Gérald Bloncourt was born in Haiti, but he spent most of his life in France after being expelled from Haiti for anti-governmental protests. The photographer was “an immigrant following other immigrants, [who] showed people in the Pyrenees on their journeys to France and people in the ankle-deep mud of shantytowns in suburbs of Paris like Champigny-sur-Marne.”
The actor was one of the first to talk about Harvey Weinstein’s sexual harassment, but the past year hasn’t exactly been easy. “I think that a lot of people in this #MeToo generation will tell you it is re-traumatizing to speak out. Because you start examining it again, and reliving it, and history starts repeating itself in your mind. I find myself much more angry about it, because in the past I tried to make it no big deal to myself. And now I look back at the teenage self, and I’m like, that is so terrible.”
Jurjevics, a Latvian-born refugee, published James Baldwin’s final novel for Dial Press, and in 1986 founded Soho Press with two others in order to published books that were overlooked by the larger publishing industry.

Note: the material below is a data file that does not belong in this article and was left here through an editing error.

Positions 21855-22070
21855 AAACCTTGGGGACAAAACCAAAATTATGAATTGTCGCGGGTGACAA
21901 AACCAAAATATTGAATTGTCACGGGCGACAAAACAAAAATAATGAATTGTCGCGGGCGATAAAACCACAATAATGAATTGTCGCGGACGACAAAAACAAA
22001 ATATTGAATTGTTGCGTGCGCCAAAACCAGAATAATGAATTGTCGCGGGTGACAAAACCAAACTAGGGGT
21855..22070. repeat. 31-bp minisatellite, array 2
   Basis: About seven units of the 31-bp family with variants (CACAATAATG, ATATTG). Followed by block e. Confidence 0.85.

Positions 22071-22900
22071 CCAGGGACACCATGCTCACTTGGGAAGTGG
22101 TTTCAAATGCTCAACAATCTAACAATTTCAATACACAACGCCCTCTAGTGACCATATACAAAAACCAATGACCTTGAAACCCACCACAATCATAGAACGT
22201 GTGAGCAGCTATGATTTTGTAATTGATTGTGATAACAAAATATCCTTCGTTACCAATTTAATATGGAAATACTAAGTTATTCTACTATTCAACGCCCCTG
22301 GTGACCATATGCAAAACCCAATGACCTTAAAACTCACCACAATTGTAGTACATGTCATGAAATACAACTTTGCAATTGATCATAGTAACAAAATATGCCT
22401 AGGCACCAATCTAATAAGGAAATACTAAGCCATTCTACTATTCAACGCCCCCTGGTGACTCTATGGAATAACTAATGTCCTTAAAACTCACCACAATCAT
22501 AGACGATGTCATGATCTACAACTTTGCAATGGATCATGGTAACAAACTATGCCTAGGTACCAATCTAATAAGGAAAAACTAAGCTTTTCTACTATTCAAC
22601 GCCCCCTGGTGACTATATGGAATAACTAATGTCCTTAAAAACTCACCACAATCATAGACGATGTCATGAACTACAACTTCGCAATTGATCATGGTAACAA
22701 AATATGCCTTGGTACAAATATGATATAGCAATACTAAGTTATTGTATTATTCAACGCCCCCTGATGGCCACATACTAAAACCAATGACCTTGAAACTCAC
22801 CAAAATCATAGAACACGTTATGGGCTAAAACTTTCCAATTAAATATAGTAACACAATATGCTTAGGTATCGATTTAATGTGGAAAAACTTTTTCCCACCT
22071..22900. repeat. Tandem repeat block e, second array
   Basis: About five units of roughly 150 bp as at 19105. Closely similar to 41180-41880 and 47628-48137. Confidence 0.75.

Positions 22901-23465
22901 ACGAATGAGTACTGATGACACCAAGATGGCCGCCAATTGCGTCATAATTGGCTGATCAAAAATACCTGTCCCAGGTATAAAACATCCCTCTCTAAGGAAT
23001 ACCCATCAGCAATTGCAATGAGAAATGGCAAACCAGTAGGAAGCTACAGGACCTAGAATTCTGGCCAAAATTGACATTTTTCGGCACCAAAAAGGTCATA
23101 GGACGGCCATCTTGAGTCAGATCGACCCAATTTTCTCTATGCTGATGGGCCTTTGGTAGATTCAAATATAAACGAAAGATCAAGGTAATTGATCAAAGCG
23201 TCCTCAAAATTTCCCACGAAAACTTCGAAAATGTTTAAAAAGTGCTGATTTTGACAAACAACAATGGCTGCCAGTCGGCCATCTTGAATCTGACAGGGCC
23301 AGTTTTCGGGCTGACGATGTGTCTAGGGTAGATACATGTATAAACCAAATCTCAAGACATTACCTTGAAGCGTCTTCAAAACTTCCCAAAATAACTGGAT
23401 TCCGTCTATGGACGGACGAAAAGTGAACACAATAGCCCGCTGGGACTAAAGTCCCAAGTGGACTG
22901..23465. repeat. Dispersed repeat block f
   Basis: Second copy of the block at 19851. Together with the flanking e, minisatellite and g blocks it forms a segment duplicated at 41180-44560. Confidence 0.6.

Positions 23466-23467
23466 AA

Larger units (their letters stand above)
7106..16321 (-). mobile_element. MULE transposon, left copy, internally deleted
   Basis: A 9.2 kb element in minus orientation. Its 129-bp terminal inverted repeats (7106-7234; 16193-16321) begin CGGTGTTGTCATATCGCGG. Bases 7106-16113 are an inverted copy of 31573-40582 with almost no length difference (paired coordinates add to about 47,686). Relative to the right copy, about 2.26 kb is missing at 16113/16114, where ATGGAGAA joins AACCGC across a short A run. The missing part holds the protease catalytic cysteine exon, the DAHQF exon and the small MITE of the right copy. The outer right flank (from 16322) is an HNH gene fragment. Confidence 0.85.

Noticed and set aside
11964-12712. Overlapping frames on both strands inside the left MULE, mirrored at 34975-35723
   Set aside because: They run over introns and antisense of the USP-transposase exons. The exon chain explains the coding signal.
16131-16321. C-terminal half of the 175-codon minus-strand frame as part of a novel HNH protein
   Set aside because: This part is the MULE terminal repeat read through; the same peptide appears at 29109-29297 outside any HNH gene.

Twenty years ago, Roberto Aguirre-Sacasa received a cease-and-desist letter from Archie Comics after he wrote a play in which Archie came out as gay and met up with the murderers Leopold and Loeb. Now he’s Archie Comics’ chief creative officer and the showrunner of the franchise’s two TV series — and Riverdale is far less all-white-and-all-straight than ever before. Alexis Soloski travels to the Vancouver sets of the TV series to watch Aguirre-Sacasa at work.
Rowling, 53, claims Amanda Donaldson broke strict working rules by using her funds to buy cosmetics and gifts. Ms Donaldson worked as a personal assistant for the writer between February 2014 and April 2017, before being sacked for gross misconduct. The 35-year-old from Coatbridge, Lanarkshire, has denied the claims.